Without a net

Newsom's budget: More hungry homeless people, more deaths at SF General


The Board of Supervisors heard more than four hours of public comment at its Jan. 27 meeting, as hundreds of labor representatives, public-health workers, homeless advocates, hospital staffers, and others crowded into the board chambers to sound off on the deep budget cuts that many charged would leave they city's critical-services safety net in shreds.

The message was chilling.

On the ground, the budget cuts Mayor Gavin Newsom is proposing translate into staggering losses in services that segments of the city's most disadvantaged populations rely on. Among those who will lose their jobs: some San Francisco General Hospital staffers who are trained to watch the cardiac monitors. "They are the first responders when someone goes into cardiac arrest," nurse Leslie Harrison told the board during public comment. "This is a life and death job — literally."

The Huckleberry House, which was established in 1967 and provides assistance to more than 7,000 homeless youth each year, may face closure.

Homeless shelters are already being forced to turn away two out of three clients seeking a bed due to lack of space, according to Coalition on Homelessness Executive Director Jennifer Friedenbach.

Demand for hot meals from the St. James Infirmary, a clinic for uninsured sex workers, has tripled since the onset of the recession, Executive Director Naomi Akres told the Guardian. As a result of the cuts, the clinic will lose its ability to continue either the food program or an outreach program that aims to get people off the streets.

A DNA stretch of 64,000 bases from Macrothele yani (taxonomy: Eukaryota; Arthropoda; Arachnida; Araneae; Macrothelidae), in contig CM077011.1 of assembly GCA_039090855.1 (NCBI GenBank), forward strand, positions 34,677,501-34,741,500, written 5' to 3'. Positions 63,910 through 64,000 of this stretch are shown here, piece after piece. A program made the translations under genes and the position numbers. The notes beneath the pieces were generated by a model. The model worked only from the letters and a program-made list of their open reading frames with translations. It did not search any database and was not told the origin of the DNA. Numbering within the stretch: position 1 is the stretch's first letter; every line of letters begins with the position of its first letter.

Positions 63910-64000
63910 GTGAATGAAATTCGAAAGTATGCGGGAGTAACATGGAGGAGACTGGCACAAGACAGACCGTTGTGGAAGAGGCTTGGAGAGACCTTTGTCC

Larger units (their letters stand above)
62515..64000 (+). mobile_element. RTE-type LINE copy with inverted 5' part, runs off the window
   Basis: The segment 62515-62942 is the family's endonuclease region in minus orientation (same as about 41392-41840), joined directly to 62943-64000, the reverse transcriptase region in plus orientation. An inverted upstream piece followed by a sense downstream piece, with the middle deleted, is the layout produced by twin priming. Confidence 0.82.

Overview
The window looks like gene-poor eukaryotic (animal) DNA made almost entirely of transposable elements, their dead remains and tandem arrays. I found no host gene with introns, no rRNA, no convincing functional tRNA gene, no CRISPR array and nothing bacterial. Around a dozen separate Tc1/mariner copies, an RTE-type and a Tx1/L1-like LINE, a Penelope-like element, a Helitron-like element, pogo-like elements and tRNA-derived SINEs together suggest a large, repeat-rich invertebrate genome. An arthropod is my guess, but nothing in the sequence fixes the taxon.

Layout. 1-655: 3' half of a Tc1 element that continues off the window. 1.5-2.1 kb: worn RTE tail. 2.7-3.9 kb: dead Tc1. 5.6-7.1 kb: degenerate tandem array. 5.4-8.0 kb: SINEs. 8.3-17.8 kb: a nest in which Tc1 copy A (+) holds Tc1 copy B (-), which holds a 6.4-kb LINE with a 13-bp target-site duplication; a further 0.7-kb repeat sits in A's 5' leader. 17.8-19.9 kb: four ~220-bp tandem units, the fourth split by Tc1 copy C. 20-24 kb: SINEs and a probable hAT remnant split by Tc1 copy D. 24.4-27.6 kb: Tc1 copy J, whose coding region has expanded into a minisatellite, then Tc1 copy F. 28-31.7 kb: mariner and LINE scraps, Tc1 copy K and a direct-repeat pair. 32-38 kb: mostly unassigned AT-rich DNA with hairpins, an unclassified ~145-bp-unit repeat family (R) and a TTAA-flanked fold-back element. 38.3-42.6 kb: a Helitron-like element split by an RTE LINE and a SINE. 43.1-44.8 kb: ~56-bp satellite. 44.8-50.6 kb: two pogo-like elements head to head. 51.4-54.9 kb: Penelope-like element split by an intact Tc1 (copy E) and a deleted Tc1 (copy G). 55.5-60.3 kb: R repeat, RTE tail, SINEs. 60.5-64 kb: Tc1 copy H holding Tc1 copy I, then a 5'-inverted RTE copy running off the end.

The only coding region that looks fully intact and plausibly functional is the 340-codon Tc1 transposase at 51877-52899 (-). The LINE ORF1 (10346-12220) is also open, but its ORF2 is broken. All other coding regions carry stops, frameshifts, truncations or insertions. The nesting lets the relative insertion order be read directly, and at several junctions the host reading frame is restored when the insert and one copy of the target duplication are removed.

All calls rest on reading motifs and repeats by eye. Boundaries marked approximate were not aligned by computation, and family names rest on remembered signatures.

Other areas that face funding reductions, according to a tally of midyear reductions issued by the mayor's office, include some programs that administer STD testing and HIV prevention services, the Adult Day Health programs at Laguna Honda Hospital, aid for foster care, and the Single Room Occupancy Collaborative (which assists low-income tenants living in dilapidated hotel rooms across the city). San Francisco's Human Services Agency will lay off 67 staffers.

Of the $118 million in midyear cuts rolled out by the mayor's office last December, some $46 million will be shed from health, human welfare, and neighborhood-development services.

The midyear reductions, which will begin to take effect Feb. 20, are aimed at addressing a steep drop-off in revenue for the 2008–09 fiscal year. Now, health and human services providers and others across the board are anxiously looking ahead to the next round of blows, which will be dealt to address a projected $576 million deficit for the 2009–10 fiscal year, which begins in July. That figure could be reduced to $461 million after budget cuts, according to Deputy Controller Monique Zmuda.

Newsom has known about the gravity of the current budget problem since late October, when City Controller Ben Rosenfield issued a memo projecting fiscal disaster. "Since the adoption of the budget in July, the City's economic outlook has significantly worsened, particularly since the onset of the global financial market upheavals that began in September," the memo states. It goes on to predict a worst-case scenario of $125 million in tax-revenue shortfalls for the 2008–09 fiscal year.

Cuts in frontline services don't have to be the only answer. Supervisor Chris Daly has introduced an alternative budget proposal, which includes reductions in funding for management positions, cuts in the city's subsidy to the symphony, and a reduction in the size of the mayor's press office in an effort to free up funds that could then be diverted back to critical services. "I don't think any of the choices are good. There's really only the lesser of the evil," Daly noted at the meeting.

The choices the city faces were described in clear terms.